A lot of storm chasing footage – I would say that’s the essence of it – is just to stand back and gawk at tornadoes. That’s what you want to do. But “Twisters” is so busy with everything the movie is about that it almost forgets to let us do that. The storm chasers in the original “Twister” were trying to learn more about tornadoes in order to develop a storm warning system. But the storm chasers in “Twisters” have bigger — and, I would say, windier — ambitions. The film opens with Kate Cooper (Daisy Edgar-Jones) and her crew driving through Oklahoma’s Tornado Alley, trying to conduct Kate’s big experiment: sending a dozen barrels of polymer into the eye of a tornado to make it wither and die. They are literally Battle the tornado. But the tornado that they thought would be an EF1 (the Fujita scale has since been replaced by the Advanced The EF5 (on the Fujita scale used in the US since 2007) turns out to be a terrifying beast that causes three of Kate’s colleagues, including her boyfriend, to fall to their deaths.

This ends her time as a storm chaser (or so she thinks) and this is the tragedy from which Daisy Edgar-Jones’s performance begins. This prologue presents Kate as a virtual weather psychic, a kind of tornado whisperer who can read wind shears and caps and knows how and where everything will come together. But when the film is set five years later and Kate is working as a weather analyst in New York, she emerges as a sad and slightly reserved presence, one of those outwardly feisty heroines with inner calm, and it’s hard to say how much of this is down to the character and how much to the actress. Kate is quick and likable, but you can’t say she particularly stands out. (Sometimes I wonder if British actors like Daisy Edgar-Jones, as impeccable as they are at playing American women, sometimes strip away a layer of their personality to do this.)

Then again, maybe she’ll just leave all the silliness to Glen Powell as Tyler Owens, a good old white-stetson-wearing storm chaser who has built up a following on YouTube as the “Tornado Wrangler,” a grinning cowboy daredevil who does more than just film tornadoes. He drives his red truck right into the middle of it, welds the vehicle into the ground with automatic screws, and performs stunts like shooting fireworks into the eye of the storm. He’s the storm chaser as a social media jerk, and the film initially treats him like an exploitative vulgarian. In contrast, he praises the crew of scientists Kate has joined for a week during a once-in-a-lifetime tornado outbreak. They’re a small group of storm chasers led by Kate’s old buddy and colleague Javi (Anthony Ramos), who wants to study the phenomenon of tornadoes by circling radar pieces one by three to better collect all the data.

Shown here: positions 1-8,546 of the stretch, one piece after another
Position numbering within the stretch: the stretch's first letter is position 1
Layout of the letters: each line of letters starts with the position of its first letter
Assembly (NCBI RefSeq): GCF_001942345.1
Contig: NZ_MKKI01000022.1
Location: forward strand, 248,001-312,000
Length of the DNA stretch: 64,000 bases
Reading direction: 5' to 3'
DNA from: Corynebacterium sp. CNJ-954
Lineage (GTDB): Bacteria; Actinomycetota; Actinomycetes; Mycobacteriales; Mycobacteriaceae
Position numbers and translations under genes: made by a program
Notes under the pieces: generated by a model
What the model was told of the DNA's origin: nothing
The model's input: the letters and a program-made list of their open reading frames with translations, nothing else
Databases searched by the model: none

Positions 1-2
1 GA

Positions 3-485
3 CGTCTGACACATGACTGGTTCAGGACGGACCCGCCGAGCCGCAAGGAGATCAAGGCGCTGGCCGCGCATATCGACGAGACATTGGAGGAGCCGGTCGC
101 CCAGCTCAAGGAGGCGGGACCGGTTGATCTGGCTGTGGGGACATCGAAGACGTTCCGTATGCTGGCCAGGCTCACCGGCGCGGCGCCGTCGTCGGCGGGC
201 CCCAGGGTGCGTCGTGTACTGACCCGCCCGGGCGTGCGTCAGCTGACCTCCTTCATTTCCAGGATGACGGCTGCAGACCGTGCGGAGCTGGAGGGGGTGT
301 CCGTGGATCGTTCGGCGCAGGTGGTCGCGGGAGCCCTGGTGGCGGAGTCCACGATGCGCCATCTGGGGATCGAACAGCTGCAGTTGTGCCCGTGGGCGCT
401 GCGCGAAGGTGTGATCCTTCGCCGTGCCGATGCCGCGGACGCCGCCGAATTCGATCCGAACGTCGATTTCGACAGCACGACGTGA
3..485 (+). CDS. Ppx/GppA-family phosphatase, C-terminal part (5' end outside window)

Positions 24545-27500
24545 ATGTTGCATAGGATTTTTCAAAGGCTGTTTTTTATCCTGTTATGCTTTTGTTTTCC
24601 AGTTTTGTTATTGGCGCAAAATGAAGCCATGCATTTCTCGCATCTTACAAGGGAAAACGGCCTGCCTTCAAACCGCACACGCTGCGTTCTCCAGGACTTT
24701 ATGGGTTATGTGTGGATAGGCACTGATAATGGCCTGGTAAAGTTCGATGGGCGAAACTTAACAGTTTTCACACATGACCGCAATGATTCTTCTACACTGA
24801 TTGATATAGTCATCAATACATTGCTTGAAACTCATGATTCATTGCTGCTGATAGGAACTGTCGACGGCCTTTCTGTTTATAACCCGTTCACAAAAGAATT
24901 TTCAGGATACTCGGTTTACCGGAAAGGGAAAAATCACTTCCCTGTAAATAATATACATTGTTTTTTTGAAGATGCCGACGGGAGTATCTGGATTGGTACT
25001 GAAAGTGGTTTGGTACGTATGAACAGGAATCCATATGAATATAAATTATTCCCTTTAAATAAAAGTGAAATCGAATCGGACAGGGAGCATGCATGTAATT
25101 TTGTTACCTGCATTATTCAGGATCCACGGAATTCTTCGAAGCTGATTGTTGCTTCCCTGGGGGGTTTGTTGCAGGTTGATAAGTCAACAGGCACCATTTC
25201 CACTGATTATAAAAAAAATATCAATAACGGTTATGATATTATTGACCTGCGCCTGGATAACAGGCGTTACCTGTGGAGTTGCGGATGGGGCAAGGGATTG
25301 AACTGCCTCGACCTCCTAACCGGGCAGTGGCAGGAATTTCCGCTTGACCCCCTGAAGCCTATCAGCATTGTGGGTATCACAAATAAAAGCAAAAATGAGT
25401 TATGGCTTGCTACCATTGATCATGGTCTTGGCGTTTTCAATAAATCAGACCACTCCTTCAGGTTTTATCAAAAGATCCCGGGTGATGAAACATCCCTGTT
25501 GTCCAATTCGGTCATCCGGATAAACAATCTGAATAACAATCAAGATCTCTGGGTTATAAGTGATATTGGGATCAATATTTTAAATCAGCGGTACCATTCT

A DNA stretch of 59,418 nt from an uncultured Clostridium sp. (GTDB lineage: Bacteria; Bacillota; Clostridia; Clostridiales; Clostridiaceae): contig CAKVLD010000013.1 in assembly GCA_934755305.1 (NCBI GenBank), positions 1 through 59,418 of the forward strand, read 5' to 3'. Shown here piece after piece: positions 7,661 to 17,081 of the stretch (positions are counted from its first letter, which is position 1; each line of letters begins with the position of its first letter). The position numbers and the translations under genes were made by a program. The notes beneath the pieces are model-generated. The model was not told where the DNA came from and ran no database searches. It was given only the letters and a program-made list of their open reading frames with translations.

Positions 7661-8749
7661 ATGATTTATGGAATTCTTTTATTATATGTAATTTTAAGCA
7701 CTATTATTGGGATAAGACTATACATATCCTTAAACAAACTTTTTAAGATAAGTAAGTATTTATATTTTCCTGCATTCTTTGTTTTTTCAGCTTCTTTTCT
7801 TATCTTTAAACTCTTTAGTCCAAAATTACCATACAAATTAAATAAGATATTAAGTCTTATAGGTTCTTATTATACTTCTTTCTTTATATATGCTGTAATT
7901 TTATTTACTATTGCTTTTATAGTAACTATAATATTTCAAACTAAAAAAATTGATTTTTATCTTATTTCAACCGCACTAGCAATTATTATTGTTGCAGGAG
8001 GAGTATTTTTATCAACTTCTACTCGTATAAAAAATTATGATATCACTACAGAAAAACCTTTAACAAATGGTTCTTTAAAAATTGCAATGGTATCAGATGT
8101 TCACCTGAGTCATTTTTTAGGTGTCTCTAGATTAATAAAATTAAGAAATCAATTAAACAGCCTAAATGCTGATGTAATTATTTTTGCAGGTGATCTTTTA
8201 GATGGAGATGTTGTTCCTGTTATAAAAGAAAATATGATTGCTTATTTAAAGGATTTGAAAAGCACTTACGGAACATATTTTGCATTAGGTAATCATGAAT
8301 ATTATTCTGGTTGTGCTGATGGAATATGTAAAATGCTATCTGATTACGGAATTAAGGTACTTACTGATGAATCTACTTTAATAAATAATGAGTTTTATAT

Ah, data! That’s what the storm chasers of Twister (Helen Hunt! Bill Paxton! Philip Seymour Hoffman!) were collecting, too, but somehow we always knew it was a MacGuffin, the excuse for everything. They chased tornadoes because they cared!—but deep down (that was the subtext) they did it for the thrill, which is why the thrill of the chase could set off sexual energy vibrations between Hunt and Paxton as a divorced couple getting back together.

In theory, something similar happens here, when Tyler’s rude grin teases Kate, who he insists on calling “city girl.” In this case, however, the rival storm-chasing teams represent opposing values, although furrowed-brow Kate and braggart Tyler may not be as far apart as we think. He’s actually, underneath it all, a serious guy who studied meteorology. And is she a thrill-seeker at heart? Not quite, but in the end she’s willing to drive a truck straight into the storm to do the right thing. Meanwhile, very good actor Anthony Ramos is put in the awkward position of moping as Javi, who has a one-sided crush on Kate.

The story of Twisters works… well. Interesting actors like Sasha Lane keep cropping up; you just wish Mark L. Smith’s script had given them more to do. Powell, with that squint, that hairdo, those complex dimples, confirms his old-school movie-star appeal (think of a young Clint Eastwood as a sophisticated mastermind), and there are spectacular moments that keep you hooked, like a collapsing water tower or the sequence that begins with Kate and Tyler’s date at a rodeo and climaxes with a terrifying tornado that leaves them clinging to the corner of a motel swimming pool. But Twister was stunning in its day because we’d never seen anything like it on the big screen before. Looking up at the tornadoes in Twisters, I felt like I’d seen something just like it before – and that, as far as footage of real tornadoes goes, I’d seen something more incredible. Twisters, as entertaining as it is at times, is a film in which reality ultimately takes the wind out of the sails of its storms.